This year’s feast of sport got me thinking about mentoring. Alex Ferguson has always done remarkably well pairing up young starlets with older, more seasoned professionals. You can see in the rowing how important Steve Redgrave has been to the younger members of the GB team over the years. And so on and so on. In each instance, the coaches/managers have seen how valuable it is to provide their growing talent with a voice of reason. Someone who can be respected and trusted to give advice and counsel and who provides a role model.
Given how obvious this has become in a sporting context, I have always found it strange that so few people in business do the same thing. I believe it’s part of my role to provide that service for people I know. ICAEW also recognises the value of mentoring and its F-ten network (icaew.com/f-ten) is a good example of how it can work. In an ideal world you have a number of people around you who can give you a mix of opinion to help you make the right decision.
When you are building your career, you find yourselves at a crossroads for much of the time. Each decision can have a substantial impact on the direction and speed of travel. If you make decisions in isolation there is every chance you will make the wrong call. But if you make those decisions based on the advice and counsel of others who have been at those crossroads before, you improve the chances of making the right call.
There is little more instructive than discussing how careers have been built with the people who have already built them. To hear about the choices they had to make and the consequences of those choices. To find out what different businesses have expected from the function and how you use your experience to your advantage.
Equally, you can’t ignore the network that develops as you rise up through the ranks in your chosen profession. And this network checks in with each other regularly, looking for opportunities that could help the people they are supporting.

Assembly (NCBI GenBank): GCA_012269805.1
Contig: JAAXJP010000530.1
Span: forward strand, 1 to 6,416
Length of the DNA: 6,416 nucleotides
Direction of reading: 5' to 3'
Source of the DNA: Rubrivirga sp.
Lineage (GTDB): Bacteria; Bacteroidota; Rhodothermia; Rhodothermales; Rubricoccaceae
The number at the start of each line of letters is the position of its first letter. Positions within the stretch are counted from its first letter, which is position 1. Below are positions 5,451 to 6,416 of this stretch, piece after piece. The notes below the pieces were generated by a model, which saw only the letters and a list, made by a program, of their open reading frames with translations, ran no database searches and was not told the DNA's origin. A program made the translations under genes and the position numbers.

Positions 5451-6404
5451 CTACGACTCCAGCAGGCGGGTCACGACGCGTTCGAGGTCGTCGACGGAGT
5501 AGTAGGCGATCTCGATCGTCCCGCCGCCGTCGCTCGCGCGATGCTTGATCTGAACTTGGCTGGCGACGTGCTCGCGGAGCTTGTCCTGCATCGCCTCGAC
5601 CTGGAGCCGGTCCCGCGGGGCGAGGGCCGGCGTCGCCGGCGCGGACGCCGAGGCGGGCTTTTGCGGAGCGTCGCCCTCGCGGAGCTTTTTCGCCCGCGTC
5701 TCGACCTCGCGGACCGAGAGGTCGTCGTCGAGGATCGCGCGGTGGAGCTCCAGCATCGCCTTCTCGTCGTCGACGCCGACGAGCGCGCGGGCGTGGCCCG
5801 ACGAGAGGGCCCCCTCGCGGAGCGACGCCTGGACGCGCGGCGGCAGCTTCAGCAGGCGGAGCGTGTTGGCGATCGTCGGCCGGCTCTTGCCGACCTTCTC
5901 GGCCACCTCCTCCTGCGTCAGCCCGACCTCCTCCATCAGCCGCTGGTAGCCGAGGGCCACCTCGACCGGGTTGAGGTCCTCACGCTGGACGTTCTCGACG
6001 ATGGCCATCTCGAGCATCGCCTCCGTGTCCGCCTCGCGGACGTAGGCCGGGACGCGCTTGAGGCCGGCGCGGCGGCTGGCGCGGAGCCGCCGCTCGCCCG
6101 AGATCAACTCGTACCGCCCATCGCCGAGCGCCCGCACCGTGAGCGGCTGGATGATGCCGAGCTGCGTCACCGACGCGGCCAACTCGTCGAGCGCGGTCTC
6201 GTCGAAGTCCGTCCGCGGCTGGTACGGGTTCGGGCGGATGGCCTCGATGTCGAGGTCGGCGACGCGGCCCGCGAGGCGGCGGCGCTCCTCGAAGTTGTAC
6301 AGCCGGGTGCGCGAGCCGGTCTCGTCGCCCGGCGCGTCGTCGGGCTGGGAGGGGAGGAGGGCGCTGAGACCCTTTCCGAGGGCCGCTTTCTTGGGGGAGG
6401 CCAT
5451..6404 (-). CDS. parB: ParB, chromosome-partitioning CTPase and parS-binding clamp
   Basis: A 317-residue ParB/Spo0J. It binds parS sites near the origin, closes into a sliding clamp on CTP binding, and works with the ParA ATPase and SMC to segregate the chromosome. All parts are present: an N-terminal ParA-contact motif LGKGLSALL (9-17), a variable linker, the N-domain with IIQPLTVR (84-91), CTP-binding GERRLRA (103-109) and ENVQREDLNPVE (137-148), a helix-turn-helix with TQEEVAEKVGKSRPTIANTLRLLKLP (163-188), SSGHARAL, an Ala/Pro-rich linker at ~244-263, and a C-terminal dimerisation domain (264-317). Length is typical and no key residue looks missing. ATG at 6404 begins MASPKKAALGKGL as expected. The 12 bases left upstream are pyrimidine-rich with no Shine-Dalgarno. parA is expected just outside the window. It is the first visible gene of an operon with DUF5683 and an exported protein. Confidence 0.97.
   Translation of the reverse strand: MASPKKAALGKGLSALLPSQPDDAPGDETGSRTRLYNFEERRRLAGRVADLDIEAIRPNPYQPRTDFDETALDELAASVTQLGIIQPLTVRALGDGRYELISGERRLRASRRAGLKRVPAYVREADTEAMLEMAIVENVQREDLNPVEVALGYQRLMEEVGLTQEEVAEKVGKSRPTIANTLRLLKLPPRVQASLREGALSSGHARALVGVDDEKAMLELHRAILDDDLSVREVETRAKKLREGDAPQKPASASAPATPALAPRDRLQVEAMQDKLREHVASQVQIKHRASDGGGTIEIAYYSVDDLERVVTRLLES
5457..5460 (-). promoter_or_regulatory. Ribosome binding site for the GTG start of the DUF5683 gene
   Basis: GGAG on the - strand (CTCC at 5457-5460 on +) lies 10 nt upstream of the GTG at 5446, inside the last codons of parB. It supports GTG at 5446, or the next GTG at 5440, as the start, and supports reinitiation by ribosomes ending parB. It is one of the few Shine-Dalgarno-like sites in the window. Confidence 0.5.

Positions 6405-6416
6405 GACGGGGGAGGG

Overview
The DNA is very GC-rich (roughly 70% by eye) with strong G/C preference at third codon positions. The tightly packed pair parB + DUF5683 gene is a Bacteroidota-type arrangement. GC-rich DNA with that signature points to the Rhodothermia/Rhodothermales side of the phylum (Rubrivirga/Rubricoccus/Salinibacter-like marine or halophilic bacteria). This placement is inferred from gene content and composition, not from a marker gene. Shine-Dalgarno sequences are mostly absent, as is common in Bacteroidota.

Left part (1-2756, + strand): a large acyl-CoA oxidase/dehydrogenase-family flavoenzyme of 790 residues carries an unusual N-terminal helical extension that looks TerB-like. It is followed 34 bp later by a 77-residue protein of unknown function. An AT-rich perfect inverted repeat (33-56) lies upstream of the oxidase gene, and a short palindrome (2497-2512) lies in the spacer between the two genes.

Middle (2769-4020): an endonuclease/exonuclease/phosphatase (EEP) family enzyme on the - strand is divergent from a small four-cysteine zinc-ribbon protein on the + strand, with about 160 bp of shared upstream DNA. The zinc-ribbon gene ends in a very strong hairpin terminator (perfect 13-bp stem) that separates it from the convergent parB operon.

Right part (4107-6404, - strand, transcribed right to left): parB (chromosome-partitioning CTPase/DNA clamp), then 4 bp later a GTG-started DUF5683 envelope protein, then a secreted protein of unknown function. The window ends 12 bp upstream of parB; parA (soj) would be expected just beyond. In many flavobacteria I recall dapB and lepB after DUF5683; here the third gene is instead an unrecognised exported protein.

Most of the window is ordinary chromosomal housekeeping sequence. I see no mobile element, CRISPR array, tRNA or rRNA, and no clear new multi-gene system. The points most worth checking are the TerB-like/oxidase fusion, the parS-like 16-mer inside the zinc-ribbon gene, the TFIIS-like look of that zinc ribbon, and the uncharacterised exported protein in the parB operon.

Most important, it gives you an opportunity to hear the old war stories and to learn from them. One of the reasons people study history is to learn from the past and not repeat mistakes in the future. Your mentors can help with that tremendously.
Having, I hope, convinced you of the value of these mentors let me try and help you identify who yours should be and how you can persuade them to act as a mentor on your behalf.
In short, the sorts of people you want to turn to as a mentor should be seasoned, successful, helpful specialists in your field – former CFOs, former bosses, audit chairs, audit partners, headhunters and colleagues who have jumped a couple of levels past you.
All of these are highly credible potential mentors. They should be people you trust well enough to ask the most stupid question and whom you know will advise you impartially and evenly.
As to how you find these people, all you have to do is ask. Most of them will have benefited from mentors themselves and, as the sports world has clearly demonstrated, the people who have gained from this in the past tend to be the ones who will give in the future.
And in my own experience, there are far more people than you might expect who really enjoy helping ambitious talent develop its true potential.
Mark Freebairn is partner at Odgers Berndtson